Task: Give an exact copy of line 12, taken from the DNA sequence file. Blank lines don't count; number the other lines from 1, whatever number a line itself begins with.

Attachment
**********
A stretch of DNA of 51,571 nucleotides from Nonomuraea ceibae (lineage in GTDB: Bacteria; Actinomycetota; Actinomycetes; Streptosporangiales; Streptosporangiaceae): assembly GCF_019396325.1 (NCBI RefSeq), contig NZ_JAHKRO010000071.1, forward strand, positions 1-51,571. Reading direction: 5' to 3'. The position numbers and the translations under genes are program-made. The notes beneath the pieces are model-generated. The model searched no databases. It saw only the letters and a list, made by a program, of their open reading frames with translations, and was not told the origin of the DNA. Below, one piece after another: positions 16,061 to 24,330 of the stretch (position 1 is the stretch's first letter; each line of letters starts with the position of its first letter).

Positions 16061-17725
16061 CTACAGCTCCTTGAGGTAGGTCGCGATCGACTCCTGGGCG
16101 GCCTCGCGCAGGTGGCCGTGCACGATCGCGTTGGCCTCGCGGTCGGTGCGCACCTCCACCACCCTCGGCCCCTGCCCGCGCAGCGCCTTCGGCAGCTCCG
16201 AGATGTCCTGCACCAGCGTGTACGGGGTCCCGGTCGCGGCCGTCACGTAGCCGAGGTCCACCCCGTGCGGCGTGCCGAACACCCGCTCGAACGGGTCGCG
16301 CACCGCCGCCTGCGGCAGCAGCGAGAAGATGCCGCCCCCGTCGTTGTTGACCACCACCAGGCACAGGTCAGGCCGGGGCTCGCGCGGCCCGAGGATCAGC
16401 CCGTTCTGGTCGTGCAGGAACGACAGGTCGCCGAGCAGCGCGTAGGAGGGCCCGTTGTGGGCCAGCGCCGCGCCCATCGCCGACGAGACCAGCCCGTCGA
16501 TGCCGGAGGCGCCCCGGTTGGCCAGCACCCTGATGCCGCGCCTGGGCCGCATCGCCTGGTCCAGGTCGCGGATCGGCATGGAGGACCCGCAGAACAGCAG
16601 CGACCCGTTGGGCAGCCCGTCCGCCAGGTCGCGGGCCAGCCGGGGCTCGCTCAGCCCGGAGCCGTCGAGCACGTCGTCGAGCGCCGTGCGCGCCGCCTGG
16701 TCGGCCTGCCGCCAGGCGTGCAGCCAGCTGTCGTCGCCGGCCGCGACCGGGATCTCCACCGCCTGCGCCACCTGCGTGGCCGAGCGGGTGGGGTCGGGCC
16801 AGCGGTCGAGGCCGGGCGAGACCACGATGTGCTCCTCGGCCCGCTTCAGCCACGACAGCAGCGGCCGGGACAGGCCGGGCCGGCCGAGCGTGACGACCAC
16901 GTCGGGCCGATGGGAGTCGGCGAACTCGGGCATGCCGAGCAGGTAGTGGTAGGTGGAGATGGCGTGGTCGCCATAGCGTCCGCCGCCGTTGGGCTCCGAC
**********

16901 GTCGGGCCGATGGGAGTCGGCGAACTCGGGCATGCCGAGCAGGTAGTGGTAGGTGGAGATGGCGTGGTCGCCATAGCGTCCGCCGCCGTTGGGCTCCGAC